Too often questions about the purpose and direction of learning are confounded by existing building blocks. The most resistant to change being the curriculum content that constrains the scope for change. However many countries are now realising that tying leaning to a redundant set of knowledge and lessons is fundamentally hampering the ability of children to learn independently and set high expectations for their futures.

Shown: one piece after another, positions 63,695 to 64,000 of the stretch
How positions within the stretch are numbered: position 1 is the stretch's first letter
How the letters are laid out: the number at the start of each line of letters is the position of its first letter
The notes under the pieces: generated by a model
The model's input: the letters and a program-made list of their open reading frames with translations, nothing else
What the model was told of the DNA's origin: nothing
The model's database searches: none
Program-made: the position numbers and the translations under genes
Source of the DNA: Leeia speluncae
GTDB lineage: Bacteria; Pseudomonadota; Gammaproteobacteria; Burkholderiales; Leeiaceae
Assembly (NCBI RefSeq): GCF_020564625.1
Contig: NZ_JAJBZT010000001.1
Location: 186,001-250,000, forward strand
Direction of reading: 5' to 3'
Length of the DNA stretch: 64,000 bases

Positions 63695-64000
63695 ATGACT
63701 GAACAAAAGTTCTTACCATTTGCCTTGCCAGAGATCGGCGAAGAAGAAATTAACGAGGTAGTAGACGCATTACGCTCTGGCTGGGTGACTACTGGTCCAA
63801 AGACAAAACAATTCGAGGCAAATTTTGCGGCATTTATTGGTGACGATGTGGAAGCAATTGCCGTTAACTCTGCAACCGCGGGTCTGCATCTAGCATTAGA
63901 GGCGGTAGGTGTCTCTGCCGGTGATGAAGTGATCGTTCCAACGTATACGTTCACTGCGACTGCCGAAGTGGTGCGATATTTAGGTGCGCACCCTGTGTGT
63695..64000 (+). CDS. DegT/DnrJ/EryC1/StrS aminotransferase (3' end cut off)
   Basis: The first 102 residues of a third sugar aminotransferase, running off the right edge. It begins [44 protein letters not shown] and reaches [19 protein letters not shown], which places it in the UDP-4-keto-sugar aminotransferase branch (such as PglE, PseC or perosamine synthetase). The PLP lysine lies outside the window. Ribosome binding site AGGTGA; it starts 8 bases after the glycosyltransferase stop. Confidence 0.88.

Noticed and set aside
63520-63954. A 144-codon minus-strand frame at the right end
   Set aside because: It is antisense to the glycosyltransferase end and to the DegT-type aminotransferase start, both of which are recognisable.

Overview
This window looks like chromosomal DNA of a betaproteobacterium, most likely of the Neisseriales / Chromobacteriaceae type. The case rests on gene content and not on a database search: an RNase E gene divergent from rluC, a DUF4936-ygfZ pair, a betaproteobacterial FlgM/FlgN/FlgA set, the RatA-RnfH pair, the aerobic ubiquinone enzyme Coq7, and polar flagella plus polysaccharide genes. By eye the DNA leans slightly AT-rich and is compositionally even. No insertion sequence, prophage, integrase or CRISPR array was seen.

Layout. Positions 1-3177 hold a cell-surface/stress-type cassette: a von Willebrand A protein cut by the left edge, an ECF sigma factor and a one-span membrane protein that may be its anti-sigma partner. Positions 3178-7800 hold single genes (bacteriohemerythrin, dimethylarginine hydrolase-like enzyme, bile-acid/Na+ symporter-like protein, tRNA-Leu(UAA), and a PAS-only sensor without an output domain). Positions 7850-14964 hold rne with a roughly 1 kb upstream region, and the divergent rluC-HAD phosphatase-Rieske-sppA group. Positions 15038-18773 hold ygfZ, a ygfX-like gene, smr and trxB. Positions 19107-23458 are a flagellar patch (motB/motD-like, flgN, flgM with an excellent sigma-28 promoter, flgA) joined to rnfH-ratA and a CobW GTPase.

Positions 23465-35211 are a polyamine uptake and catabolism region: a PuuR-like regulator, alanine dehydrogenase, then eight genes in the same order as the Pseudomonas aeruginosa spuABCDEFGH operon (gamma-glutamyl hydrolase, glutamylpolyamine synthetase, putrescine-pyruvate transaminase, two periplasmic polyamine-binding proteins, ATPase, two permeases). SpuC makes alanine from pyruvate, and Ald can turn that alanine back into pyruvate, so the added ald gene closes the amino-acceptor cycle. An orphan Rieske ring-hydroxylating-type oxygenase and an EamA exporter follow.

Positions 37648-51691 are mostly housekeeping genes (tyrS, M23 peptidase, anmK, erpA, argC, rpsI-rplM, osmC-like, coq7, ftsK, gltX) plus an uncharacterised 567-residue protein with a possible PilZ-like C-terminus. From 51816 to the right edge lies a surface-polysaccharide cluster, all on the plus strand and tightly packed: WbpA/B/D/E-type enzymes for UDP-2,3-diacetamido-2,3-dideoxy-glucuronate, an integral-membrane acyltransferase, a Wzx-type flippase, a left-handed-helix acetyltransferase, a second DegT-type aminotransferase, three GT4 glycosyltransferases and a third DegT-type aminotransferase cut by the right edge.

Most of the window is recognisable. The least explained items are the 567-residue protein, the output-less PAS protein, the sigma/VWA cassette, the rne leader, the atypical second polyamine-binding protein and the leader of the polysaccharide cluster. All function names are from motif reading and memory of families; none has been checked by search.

I’ve previously mentioned Singapore and Finland, both leaders in the OECD tables, abandoning traditional learning models and curricula for a project based learning approach in which the child has more autonomy and agency in determining their learning.
New Zealand has addressed the learning issue from a different angle and have come to some radically different perspectives regarding the purpose of learning for young people.
Tara Porter explores the NZ perspective in this article from the TES: Mental health: Why we should value wellbeing over results | TES